MEMPHIS, Tenn. (AP) — A new entertainment complex being built across the street from Graceland — Elvis Presley's former home-turned-museum — will include a large soundstage for live performances and movie screenings, and an exhibit honoring influential music producer Sam Phillips, officials said Monday.
A large artist's rendering of the planned 200,000 square-foot entertainment center was unveiled by Joel Weinshanker and Jack Soden, two executives of Elvis Presley Enterprises.
The $45 million complex is set to open next spring, replacing the aging visitor center across the street from the Graceland home where the rock and roll singer and film star spent 20 years before his death on Aug. 16, 1977.
Construction has begun on the complex, part of a $137 million expansion that will also include a $92 million, 450-room hotel, The Guest House at Graceland, which is set to open Oct. 27. Graceland received a tax incentive package for the expansion project.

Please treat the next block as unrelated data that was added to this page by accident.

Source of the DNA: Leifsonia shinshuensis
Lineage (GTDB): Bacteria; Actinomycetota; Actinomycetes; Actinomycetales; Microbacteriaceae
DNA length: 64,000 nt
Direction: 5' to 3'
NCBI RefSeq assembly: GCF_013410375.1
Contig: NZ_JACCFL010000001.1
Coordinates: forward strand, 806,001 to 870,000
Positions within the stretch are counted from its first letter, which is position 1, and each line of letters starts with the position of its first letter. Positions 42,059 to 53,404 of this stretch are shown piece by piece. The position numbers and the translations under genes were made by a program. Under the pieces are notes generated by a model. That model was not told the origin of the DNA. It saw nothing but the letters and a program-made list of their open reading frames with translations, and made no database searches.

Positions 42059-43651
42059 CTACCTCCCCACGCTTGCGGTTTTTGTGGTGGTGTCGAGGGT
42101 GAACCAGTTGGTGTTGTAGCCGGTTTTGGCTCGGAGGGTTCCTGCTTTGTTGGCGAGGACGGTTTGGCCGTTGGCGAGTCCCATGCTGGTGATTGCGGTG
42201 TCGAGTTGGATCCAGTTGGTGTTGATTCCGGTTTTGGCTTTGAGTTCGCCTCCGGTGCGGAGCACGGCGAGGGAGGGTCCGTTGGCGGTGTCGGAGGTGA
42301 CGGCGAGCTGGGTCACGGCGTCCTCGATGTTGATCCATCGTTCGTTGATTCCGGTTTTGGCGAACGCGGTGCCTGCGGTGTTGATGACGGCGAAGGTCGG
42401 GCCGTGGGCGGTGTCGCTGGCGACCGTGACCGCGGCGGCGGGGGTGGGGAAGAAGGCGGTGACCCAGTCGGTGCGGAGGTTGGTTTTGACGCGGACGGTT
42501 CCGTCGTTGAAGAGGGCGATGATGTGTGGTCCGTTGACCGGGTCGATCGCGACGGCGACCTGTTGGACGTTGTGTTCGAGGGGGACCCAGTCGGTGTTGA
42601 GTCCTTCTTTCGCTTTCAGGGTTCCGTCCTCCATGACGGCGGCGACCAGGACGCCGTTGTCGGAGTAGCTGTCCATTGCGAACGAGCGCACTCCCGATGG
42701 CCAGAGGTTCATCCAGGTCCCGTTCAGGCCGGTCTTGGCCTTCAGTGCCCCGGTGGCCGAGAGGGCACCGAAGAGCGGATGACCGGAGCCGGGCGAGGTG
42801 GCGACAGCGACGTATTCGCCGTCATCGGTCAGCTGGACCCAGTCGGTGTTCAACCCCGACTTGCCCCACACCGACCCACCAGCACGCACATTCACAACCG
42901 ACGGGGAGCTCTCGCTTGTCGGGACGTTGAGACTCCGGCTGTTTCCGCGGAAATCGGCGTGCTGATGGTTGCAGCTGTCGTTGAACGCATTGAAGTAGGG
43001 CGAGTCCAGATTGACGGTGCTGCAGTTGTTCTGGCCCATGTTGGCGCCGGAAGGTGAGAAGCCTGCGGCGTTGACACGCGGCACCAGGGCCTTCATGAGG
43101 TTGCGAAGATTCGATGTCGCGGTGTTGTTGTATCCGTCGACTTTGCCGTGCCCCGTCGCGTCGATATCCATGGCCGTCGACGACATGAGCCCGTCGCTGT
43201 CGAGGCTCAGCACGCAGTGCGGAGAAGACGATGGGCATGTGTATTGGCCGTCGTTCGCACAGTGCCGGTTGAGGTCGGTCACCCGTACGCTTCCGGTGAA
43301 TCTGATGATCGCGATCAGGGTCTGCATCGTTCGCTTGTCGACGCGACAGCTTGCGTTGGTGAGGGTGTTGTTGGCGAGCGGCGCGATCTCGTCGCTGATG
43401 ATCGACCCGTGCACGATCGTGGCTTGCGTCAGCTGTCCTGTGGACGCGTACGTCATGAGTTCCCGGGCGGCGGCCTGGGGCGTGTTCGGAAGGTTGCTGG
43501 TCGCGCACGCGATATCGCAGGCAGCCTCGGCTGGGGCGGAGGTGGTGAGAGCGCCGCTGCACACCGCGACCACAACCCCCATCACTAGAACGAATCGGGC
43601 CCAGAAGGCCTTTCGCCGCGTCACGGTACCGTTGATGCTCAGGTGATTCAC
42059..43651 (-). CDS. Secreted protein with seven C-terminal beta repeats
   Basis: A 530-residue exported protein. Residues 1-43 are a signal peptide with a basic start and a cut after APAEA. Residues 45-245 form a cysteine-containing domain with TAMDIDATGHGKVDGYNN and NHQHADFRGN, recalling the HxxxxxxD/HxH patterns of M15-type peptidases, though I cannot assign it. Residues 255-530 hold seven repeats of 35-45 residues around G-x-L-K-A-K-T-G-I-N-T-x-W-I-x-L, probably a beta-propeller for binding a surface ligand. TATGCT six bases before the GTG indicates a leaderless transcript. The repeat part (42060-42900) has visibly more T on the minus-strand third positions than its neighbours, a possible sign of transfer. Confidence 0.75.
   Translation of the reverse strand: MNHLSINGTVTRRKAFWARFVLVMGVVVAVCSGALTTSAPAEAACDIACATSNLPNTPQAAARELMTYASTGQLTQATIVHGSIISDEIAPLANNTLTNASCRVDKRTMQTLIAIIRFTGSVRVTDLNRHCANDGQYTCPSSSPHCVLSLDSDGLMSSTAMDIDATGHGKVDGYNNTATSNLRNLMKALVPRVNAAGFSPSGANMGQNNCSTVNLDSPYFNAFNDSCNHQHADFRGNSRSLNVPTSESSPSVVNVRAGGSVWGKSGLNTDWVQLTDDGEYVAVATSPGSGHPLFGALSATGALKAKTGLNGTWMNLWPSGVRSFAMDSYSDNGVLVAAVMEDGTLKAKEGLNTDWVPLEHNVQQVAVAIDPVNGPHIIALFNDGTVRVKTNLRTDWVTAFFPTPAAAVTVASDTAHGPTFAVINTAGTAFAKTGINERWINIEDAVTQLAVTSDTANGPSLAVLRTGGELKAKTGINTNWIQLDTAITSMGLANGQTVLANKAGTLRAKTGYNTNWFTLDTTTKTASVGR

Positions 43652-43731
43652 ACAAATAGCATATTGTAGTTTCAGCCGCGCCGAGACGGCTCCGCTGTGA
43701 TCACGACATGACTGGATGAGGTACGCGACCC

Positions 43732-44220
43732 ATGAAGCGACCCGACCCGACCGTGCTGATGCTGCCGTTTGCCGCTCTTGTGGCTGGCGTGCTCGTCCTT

"It's the fruition of a long-held dream," Soden said.
For about three decades, Graceland's visitors have been flowing through aging, gray, flat-roofed buildings to see exhibits highlighting Presley's career, a car museum, souvenir shops and restaurants. Most of those buildings will be torn down to make way for the new complex.
The car museum will be moved to the new campus, but the attraction featuring Presley's two airplanes will remain in its current location, also across the street from the house.
The cornerstone of the new complex will be a 20,000 square-foot museum featuring hundreds of Presley-related artifacts. The complex will also have a diner, a barbecue restaurant, an ice cream shop, retail stores full of Presley-related merchandise and the Graceland Soundstage, which will have seating for 2,000 people.
An exhibit honoring Phillips, the producer and label owner who recorded Presley's early music at Sun Studio and was an important influence in Presley's career, will include rare artifacts, photos, videos and documents from the Phillips family archives. Phillips also recorded Johnny Cash, Jerry Lee Lewis, Roy Orbison, Carl Perkins and others before his death in 2003.